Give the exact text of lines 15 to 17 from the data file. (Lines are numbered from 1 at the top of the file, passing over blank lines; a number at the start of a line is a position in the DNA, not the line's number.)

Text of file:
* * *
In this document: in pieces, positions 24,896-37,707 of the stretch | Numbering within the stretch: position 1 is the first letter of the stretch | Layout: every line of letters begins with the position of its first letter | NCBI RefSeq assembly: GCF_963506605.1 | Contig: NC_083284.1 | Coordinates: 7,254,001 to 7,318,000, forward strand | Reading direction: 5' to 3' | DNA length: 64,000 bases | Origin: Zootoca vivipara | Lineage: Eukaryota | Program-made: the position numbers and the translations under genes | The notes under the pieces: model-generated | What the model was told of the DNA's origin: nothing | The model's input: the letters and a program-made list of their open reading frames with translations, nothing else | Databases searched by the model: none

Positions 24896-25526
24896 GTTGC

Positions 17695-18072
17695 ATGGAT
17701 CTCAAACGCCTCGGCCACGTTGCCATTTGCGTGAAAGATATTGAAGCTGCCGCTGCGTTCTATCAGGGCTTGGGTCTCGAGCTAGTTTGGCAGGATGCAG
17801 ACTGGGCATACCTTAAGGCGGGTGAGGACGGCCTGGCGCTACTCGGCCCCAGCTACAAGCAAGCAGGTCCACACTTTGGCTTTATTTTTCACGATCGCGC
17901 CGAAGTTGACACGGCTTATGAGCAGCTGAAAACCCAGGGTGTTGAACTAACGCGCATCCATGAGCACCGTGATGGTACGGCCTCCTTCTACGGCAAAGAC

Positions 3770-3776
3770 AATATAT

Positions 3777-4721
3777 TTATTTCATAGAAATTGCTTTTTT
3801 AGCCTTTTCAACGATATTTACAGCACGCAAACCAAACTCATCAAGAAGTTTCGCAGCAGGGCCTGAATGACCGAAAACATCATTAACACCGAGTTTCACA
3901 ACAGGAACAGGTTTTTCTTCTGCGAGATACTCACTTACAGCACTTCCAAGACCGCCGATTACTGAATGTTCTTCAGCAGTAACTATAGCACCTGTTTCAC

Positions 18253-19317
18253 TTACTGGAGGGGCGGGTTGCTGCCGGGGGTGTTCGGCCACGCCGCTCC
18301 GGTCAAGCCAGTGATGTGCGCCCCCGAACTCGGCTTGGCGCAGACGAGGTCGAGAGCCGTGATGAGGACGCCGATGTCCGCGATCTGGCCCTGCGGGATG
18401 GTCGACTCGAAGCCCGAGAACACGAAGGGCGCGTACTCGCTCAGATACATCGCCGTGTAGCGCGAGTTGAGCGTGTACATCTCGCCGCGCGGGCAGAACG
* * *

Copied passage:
Positions 18253-19317
18253 TTACTGGAGGGGCGGGTTGCTGCCGGGGGTGTTCGGCCACGCCGCTCC
18301 GGTCAAGCCAGTGATGTGCGCCCCCGAACTCGGCTTGGCGCAGACGAGGTCGAGAGCCGTGATGAGGACGCCGATGTCCGCGATCTGGCCCTGCGGGATG